It was very quiet. She unlocked the door then slipped quickly inside to turn off the alarm, kicking the front door closed behind her as she went past. The receptionist wasn't due in for another half hour, and she hesitated, then left the alarm off as she went up the steps to her office.
It felt strange, to be in the place all alone. Kerry shrugged off her sometimes admittedly overactive imagination, and dropped off her laptop bag, then went to the little kitchen on the second floor to put some water on to heat.
She was aware of the silence around her, and now she wished she'd brought at least Chino along to keep her company. The Labrador was not really a watch dog, but she was big and had a loud bark. “Am I getting paranoid?” She asked aloud, putting a teabag in her cup and pouring the hot water over it. “I hope not.”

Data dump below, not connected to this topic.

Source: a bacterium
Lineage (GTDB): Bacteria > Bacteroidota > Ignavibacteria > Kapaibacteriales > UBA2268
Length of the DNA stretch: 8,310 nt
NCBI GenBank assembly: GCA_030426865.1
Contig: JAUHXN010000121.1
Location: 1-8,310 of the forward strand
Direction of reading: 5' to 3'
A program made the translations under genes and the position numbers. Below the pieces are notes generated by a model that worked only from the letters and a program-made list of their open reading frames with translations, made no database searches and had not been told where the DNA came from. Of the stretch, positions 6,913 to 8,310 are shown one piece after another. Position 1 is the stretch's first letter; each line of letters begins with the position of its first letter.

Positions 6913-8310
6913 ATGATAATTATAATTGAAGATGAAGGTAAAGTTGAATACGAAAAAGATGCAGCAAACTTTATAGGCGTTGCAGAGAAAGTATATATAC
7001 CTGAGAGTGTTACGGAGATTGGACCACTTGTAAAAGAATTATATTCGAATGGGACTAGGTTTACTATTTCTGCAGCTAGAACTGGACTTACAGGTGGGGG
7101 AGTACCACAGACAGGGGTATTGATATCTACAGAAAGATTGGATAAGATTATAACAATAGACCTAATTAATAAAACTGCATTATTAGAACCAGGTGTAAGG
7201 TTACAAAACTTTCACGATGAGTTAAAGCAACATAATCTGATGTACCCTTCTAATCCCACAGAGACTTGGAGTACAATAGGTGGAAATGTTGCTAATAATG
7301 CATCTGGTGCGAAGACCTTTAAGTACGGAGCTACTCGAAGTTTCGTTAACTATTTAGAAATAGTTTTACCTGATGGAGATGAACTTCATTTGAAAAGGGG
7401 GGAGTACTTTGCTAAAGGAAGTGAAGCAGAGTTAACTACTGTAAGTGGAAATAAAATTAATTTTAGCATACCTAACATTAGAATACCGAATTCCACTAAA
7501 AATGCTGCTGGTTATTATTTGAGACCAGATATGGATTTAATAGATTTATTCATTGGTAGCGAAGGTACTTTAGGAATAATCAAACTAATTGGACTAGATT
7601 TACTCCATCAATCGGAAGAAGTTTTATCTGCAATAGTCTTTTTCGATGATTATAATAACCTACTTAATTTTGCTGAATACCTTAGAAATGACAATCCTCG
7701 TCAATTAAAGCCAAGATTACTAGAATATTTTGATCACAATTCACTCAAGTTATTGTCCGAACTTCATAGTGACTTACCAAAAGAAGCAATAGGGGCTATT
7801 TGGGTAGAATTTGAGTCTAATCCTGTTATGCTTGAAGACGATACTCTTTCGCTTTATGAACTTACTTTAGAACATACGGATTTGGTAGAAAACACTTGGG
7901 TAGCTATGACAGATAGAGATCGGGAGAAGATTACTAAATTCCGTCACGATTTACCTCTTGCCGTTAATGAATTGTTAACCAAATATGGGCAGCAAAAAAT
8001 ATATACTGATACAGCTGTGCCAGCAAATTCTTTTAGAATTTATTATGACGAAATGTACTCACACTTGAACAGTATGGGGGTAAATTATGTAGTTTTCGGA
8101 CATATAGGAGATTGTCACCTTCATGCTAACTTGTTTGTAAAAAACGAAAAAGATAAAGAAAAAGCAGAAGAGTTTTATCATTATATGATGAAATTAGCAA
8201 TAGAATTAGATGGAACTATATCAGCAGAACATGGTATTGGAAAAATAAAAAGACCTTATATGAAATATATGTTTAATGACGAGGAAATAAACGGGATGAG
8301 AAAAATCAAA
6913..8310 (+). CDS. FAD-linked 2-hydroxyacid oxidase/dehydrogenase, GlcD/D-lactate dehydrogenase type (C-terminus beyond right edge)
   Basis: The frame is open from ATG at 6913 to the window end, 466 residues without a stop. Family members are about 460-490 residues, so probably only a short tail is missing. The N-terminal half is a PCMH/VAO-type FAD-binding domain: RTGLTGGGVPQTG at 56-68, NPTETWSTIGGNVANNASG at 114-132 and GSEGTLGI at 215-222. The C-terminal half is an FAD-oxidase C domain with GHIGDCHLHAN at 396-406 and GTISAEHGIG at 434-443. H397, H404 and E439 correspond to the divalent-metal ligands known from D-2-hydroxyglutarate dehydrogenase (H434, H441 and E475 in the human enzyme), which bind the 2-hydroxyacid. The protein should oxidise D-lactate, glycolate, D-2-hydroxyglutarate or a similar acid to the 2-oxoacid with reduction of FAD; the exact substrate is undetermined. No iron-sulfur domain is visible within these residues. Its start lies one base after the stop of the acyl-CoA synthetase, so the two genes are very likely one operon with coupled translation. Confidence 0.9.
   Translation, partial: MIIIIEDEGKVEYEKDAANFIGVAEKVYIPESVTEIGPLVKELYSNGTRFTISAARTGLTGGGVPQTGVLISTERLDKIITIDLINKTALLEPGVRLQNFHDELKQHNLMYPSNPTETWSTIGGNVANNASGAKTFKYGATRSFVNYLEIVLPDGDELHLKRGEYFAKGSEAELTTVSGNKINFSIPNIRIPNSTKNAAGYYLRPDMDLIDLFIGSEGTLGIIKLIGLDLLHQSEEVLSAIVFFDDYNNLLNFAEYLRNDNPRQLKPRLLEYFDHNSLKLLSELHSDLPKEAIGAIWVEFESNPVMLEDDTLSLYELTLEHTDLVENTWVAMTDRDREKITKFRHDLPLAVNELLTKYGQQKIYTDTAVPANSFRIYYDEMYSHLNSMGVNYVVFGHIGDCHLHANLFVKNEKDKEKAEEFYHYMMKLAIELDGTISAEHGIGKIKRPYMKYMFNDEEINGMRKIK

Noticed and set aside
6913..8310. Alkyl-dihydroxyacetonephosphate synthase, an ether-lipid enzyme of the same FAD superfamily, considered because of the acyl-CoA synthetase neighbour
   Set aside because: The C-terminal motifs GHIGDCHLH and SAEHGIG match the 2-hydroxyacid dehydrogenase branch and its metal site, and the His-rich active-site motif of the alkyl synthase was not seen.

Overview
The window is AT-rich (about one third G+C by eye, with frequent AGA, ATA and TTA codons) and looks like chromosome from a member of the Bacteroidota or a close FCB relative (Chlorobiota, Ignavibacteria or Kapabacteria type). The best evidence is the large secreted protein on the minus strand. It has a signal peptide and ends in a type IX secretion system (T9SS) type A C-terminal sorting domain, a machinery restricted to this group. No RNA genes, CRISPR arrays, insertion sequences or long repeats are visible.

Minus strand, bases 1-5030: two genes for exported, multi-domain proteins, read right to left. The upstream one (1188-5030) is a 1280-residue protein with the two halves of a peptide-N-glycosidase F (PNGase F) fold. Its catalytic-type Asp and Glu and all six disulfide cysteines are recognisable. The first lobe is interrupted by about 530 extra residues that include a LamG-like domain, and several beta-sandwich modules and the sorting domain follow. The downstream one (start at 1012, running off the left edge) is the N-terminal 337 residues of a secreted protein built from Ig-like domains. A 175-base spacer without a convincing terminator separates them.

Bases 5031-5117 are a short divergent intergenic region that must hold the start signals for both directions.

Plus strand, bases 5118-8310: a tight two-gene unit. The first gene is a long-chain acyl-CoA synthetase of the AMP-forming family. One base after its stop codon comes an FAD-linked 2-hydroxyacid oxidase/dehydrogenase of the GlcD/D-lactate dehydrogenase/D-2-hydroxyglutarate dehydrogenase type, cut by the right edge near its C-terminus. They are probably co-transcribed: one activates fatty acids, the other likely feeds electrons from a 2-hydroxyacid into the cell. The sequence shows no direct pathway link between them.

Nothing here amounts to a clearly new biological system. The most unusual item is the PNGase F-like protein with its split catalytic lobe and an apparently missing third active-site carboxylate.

She carried the cup back to her office and put it down, pausing the start up her PC before she sat down. She took a sip of the tea, then paused, as she heard the door downstairs open and close.
Her heartbeat picked up. She got up and pulled her cell phone from her pocket, walking out of her office and through Mayte's to the top of the stairs before calling out. “Hello?”
No answer. Kerry cursed silently at herself for leaving the door open and paused, trying to decide what to do. She retreated back into Mayte's space and quickly texted Dar a message, then she went into her own office, locked the connecting door between her space and Dar's, and then went back into the outer room and stood in the entrance, giving her a view of the upper corridor and the stairs.